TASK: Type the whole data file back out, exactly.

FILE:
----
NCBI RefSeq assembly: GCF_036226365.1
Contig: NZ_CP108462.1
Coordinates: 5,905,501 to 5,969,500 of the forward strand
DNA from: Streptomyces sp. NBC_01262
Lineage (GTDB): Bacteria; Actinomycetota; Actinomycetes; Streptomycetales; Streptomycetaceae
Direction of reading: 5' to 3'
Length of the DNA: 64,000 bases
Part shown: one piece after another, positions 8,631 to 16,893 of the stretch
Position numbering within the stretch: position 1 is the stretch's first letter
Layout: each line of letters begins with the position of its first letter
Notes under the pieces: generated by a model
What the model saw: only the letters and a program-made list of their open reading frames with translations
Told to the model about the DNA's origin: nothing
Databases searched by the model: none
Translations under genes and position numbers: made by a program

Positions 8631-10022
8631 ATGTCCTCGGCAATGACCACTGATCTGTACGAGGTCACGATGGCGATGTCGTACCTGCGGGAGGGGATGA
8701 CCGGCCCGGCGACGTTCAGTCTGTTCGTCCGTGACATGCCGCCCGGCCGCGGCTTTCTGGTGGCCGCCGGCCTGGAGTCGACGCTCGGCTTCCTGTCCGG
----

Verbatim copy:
NCBI RefSeq assembly: GCF_036226365.1
Contig: NZ_CP108462.1
Coordinates: 5,905,501 to 5,969,500 of the forward strand
DNA from: Streptomyces sp. NBC_01262
Lineage (GTDB): Bacteria; Actinomycetota; Actinomycetes; Streptomycetales; Streptomycetaceae
Direction of reading: 5' to 3'
Length of the DNA: 64,000 bases
Part shown: one piece after another, positions 8,631 to 16,893 of the stretch
Position numbering within the stretch: position 1 is the stretch's first letter
Layout: each line of letters begins with the position of its first letter
Notes under the pieces: generated by a model
What the model saw: only the letters and a program-made list of their open reading frames with translations
Told to the model about the DNA's origin: nothing
Databases searched by the model: none
Translations under genes and position numbers: made by a program

Positions 8631-10022
8631 ATGTCCTCGGCAATGACCACTGATCTGTACGAGGTCACGATGGCGATGTCGTACCTGCGGGAGGGGATGA
8701 CCGGCCCGGCGACGTTCAGTCTGTTCGTCCGTGACATGCCGCCCGGCCGCGGCTTTCTGGTGGCCGCCGGCCTGGAGTCGACGCTCGGCTTCCTGTCCGG